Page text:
The Royal College of Nursing has called for immediate action from the next government to boost the number of NHS nurses…
A new report from the Royal College of Nursing (RCN) has highlighted there are fewer nurses now than in 2010. The results, which do not include midwives, health visitors, and school nurses raised concerns about the number of NHS nurses available.
The report said government cuts to nurse training places in 2010 was a significant factor leading to the shortage, as 3,375 places were slashed. The RCN also said that despite the government claiming the number of nursing posts had increased, the headcount figure had fallen from 317,370 in May 2010 to 315,525 in December 2014. The shortage was described as “remarkable” given the continued demand for NHS nurses.
According to the figures 50,000 people applied for nursing courses last year, but there were only 21,000 places available. This indicates there is no shortage of people wanting to join the career path. Furthermore, using agency nurses will have cost the NHS an estimated £980m by the end of the 2014/15 financial year so it is more important than ever to get more full time nurses on the books.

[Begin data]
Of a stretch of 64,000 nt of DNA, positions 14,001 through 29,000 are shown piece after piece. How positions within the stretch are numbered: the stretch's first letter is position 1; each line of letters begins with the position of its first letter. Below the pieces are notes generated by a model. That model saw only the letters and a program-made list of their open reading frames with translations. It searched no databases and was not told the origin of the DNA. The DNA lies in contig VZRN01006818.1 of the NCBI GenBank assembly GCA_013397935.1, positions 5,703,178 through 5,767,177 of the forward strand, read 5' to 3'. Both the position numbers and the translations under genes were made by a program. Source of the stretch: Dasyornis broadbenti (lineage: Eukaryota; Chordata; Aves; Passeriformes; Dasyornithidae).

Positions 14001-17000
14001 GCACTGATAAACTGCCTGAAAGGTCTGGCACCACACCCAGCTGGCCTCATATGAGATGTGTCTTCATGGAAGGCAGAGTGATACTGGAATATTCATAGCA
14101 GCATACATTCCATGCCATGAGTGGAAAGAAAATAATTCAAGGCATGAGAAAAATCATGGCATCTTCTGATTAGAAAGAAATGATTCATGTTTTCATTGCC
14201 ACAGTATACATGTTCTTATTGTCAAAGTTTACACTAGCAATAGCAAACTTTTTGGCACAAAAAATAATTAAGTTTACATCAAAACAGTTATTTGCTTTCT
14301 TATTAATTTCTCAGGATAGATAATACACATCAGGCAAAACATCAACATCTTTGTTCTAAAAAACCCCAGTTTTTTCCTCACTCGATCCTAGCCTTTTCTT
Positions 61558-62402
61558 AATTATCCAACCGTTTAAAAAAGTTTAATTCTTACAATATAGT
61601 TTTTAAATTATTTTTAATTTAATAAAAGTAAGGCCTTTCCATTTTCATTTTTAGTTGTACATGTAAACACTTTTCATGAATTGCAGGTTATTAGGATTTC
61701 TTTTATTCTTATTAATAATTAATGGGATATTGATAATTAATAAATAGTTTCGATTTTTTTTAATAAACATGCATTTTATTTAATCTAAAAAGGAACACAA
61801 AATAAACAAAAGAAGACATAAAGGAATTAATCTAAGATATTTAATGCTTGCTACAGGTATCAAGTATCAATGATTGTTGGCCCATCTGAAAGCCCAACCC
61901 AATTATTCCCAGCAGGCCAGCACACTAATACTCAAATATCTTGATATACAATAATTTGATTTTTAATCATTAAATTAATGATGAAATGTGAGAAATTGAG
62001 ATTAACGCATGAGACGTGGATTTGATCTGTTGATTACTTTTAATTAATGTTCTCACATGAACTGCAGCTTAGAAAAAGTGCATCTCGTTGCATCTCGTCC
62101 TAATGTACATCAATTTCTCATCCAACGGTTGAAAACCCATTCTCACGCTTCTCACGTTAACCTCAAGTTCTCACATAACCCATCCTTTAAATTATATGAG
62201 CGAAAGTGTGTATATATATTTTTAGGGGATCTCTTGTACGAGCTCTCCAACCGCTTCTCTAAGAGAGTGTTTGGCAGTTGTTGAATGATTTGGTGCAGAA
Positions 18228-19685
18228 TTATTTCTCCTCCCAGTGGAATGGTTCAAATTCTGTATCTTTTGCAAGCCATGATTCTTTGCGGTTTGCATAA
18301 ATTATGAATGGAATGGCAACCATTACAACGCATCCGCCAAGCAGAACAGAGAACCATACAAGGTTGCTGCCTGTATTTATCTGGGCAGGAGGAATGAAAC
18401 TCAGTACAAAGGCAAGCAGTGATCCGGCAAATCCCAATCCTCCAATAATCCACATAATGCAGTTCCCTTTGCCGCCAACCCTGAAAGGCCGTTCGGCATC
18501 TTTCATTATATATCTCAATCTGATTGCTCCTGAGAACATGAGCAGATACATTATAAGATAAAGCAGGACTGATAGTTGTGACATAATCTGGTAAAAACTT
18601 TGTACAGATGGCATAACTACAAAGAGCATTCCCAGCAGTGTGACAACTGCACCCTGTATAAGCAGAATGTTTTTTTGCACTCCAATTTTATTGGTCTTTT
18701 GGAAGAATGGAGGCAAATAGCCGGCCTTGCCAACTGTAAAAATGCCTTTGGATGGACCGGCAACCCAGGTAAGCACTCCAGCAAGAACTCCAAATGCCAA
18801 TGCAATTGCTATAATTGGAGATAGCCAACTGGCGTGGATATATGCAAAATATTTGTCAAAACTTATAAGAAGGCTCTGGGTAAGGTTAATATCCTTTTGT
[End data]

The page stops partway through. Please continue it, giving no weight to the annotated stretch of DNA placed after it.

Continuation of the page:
Chief Executive and General Secretary of the RCN Dr Peter Carter said: “We warned that cutting the workforce numbers to fund the NHS reorganisation and to find the efficiency savings was the wrong course to take.
“The cuts were so severe that we are only just catching up with where we were five years ago.
“Many areas, like district nursing and mental health, are even worse off.
“While the health service has spent the last five years running on the spot, demand has continued to increase.
“Whoever forms the next government must learn from this report and take immediate action to grow the nursing workforce, and ensure it can keep up with demand with a sustainable and long-term plan.”
The report also highlighted the community nursing workforce had seen more than 3,300 job losses, despite plans to move NHS care into the community.
Additionally between May 2010 and December 2014 there was a 28 per cent reduction in the number of specialist district nurses. This means 2,168 posts were lost across England.